WASHINGTON — A Phoenix area home owned by Supreme Court Chief Justice-designate William H. Rehnquist for eight years in the 1960s had a restrictive deed that barred its sale to anyone but whites, Sen. Edward M. Kennedy said today on the third day of Rehnquist's confirmation hearing.
The disclosure came a day after it was revealed that Rehnquist's summer home in Vermont has a restrictive deed barring the land's sale to Jews.
Today's development sparked a heated exchange between Kennedy, a Massachusetts Democrat, and Sen. Orrin G. Hatch (R-Utah), who termed "ridiculous" Kennedy's claim that the existence of the Phoenix deed is related to Rehnquist's views on civil rights.
Rehnquist is seeking Senate confirmation as the nation's 16th chief justice.
As Rehnquist began a second day of testimony before the Senate Judiciary Committee, Kennedy referred to the Maricopa County deed's wording that it could not be sold or leased "to any person not of the white or Caucasian race."
'Has No Legal Effect'
Rehnquist told Kennedy that he had not known about the deed's wording.
"I simply can't answer whether I read through the deed or not," Rehnquist said. "While very offensive, it has no legal effect."
Hatch accused Kennedy of introducing a "red herring" into the proceedings, and charged that the news media have "blown out of proportion" Wednesday's disclosure about the Vermont deed.
"You know it's ridiculous, I know it's ridiculous," Hatch said in a loud voice directed at Kennedy while the committee chairman, Sen. Strom Thurmond (R-S.C.), called for order.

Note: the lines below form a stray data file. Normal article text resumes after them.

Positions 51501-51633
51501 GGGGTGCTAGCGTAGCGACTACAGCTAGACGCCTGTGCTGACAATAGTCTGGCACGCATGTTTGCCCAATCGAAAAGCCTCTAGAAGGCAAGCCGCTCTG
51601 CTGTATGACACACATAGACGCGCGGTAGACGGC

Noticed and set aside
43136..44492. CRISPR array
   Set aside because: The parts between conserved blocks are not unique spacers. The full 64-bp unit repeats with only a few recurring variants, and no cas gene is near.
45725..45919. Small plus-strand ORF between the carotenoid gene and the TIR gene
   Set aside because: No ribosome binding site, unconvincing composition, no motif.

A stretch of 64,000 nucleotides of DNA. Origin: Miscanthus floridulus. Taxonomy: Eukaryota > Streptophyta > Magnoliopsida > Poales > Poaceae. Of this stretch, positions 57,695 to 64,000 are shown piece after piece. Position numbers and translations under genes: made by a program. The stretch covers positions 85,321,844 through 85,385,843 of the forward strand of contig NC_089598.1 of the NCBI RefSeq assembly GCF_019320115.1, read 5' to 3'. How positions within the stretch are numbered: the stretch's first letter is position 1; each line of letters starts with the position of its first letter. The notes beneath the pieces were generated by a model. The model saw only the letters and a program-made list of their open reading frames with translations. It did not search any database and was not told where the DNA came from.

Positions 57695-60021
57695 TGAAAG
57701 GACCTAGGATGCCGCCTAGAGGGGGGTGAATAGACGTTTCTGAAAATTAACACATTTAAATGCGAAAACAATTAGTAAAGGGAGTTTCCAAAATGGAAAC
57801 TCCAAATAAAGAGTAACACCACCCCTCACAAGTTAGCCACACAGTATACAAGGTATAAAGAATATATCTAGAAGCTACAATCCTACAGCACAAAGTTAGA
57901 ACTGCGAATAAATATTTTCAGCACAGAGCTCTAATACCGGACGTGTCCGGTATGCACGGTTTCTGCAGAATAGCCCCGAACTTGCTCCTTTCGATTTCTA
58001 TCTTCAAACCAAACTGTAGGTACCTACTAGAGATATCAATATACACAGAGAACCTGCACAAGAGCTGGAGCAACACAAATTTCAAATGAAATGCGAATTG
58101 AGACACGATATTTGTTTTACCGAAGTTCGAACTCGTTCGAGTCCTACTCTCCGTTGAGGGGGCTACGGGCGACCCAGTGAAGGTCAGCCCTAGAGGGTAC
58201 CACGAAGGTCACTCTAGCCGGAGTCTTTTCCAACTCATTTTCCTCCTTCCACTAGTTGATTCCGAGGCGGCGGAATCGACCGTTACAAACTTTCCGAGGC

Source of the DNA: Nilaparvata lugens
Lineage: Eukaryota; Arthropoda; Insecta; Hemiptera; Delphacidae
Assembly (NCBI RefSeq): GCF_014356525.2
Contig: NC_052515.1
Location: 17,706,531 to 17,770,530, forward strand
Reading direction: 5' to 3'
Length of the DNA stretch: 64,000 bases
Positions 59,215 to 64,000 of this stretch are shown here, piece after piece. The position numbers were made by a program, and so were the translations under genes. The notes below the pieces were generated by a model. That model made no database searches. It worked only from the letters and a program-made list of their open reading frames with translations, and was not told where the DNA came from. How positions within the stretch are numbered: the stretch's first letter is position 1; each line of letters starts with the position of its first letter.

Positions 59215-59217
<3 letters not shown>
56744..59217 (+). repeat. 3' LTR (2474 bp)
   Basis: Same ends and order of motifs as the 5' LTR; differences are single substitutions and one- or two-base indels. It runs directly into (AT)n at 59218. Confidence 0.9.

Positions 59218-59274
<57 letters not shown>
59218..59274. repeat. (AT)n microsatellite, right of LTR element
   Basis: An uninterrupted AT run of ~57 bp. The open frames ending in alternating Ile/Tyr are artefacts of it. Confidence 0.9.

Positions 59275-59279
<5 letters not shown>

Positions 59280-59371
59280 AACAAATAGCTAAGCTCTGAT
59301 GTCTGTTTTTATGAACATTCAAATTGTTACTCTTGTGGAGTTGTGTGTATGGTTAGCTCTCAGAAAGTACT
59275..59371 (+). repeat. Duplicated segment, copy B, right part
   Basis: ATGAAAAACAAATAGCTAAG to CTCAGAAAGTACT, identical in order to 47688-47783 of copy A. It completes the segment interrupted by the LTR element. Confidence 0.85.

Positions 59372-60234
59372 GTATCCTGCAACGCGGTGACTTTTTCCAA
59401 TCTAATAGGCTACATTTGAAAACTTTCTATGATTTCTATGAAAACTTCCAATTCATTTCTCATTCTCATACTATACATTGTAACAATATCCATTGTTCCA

Earlier today, Sen. Howard M. Metzenbaum (D-Ohio) told Rehnquist that he was concerned about "your credibility, the honesty of your representations to this body in 1971 and at the present time as well."
Metzenbaum said he doubted that Rehnquist had been completely candid in his testimony on three issues:
--His role as a political operative in local Arizona elections two decades ago.
--His role as a Supreme Court law clerk in the 1950s in writing a memorandum supporting racial segregation.
--And Rehnquist's assertion that he was unaware until days ago that a property deed for his summer home in Vermont prohibits sale of the land to Jews.
Rehnquist had been questioned at length on those issues Wednesday. He had also been questioned about his elections role and tenure as a law clerk before his confirmation to the Supreme Court in 1971.
50 More Witnesses Slated
Rehnquist sat through more than five hours of Senate Judiciary Committee questioning Wednesday, remaining unapologetic about his staunch conservatism.
His testimony was to be followed today by about 50 other witnesses in what was likely to be a long day of proceedings. Thurmond said he was prepared to preside over a marathon session today so the hearings that began Tuesday could be concluded by midday Friday.
In his Wednesday appearance, Rehnquist weathered intensive questioning from Kennedy over allegations he harassed and intimidated black and Latino voters in Phoenix in the early 1960s as part of a state Republican Party ballot-security program. (Story on Page 14.)
Ten witnesses who Democrats say are ready to testify they saw Rehnquist try to intimidate minority voters are scheduled to appear before the committee Friday.